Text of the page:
In his book Great instruction, great achievement for students with disabilities: A road map for special education administrators, O’Connor (2016) offers important insights about classroom instruction for special education students. Most students identified for special education services spend much of their school day in general education classrooms. They are expected to meet the same grade-level standards as all students; therefore, while universal, or whole class, instruction should be excellent for all students, this is especially true for students with disabilities. O’Connor also acknowledges that effective instruction for all, but especially for special education, should include attention to literacy development in all content areas. At the Collaborative for Teaching and Learning, we know the strategies and instructional practices that are really effective and needed by all students are especially effective for students in special education. Our Adolescent Literacy Model (ALM) provides a focus on school-wide content literacy coupled with high quality instructional practices and gives teachers tools and strategies for designing and implementing lessons that can specifically meet the needs of students in special education programs.
O’Connor outlines the characteristics he deems essential to great instruction as:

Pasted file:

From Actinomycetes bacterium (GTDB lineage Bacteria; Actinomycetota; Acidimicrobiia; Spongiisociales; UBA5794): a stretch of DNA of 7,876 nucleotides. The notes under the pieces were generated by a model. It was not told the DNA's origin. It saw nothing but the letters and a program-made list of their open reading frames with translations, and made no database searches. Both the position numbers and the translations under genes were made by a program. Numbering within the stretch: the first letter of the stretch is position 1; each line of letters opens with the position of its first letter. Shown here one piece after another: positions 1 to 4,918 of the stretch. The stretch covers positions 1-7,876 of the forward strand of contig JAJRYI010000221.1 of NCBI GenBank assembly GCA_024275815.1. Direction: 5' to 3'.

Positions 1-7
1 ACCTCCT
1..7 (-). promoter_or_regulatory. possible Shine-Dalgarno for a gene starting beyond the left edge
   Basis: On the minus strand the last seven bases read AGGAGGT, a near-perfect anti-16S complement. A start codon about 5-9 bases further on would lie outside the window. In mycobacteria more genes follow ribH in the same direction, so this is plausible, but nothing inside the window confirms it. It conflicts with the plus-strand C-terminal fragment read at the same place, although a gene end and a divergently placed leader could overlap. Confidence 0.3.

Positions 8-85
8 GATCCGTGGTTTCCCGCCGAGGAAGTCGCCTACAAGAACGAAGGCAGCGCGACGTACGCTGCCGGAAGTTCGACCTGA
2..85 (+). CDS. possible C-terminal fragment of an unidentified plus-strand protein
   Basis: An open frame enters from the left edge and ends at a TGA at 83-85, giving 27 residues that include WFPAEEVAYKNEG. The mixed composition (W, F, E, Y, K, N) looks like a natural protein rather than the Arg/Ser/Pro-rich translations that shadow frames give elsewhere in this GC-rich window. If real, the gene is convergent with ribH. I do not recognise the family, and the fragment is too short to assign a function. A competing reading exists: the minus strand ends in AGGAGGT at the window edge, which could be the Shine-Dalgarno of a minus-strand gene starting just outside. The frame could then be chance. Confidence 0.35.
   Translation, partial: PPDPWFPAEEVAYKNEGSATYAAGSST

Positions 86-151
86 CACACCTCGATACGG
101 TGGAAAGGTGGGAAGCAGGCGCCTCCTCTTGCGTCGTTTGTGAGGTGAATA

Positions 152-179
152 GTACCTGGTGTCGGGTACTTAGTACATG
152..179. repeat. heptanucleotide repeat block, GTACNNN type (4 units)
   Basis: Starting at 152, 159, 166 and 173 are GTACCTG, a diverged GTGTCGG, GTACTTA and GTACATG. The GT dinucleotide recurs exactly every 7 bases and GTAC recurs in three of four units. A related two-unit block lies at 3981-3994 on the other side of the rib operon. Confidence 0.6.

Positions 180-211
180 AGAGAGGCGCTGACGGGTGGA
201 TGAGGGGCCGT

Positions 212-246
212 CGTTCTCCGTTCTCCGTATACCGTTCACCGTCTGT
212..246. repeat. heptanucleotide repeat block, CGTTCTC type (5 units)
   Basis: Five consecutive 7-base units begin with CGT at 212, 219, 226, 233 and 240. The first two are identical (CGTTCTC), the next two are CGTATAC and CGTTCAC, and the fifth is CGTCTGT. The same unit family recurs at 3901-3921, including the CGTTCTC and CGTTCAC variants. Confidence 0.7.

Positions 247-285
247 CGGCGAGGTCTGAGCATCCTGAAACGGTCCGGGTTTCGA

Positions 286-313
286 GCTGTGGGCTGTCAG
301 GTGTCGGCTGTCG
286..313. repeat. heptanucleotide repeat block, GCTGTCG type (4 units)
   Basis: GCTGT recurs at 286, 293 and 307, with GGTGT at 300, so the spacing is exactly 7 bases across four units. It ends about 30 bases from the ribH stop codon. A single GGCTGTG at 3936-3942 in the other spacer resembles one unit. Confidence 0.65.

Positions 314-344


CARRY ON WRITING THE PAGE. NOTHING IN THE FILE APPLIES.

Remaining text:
- Guided by the performance standards
- Rigorous with research-based practices
- Engaging and exciting
- Assessed continually to guide further instruction
- Tailored in flexible groups
Teachers implementing ALM use literacy strategies grounded in research to engage every student in the room in reading, writing, speaking, and listening in order to learn grade-level content. ALM strategies provide whole group, small group, and individual opportunities for students to think, share ideas, and get feedback from the teacher and peers. When done regularly, students with disabilities get the practice and support they need to achieve at higher levels.
While excellent whole group instruction is critical to achievement, students with disabilities do require specially designed instruction based on their needs, as documented in their Individual Education Plans (IEPs). There is an expectation of some kind of differentiation, and while each student’s disability may require different adaptations, there are some practices that, when combined with effective universal instruction, allow teachers to meet students’ special needs and increase achievement (O’Connor, 2016). Many of these practices are inherent in the implementation of ALM.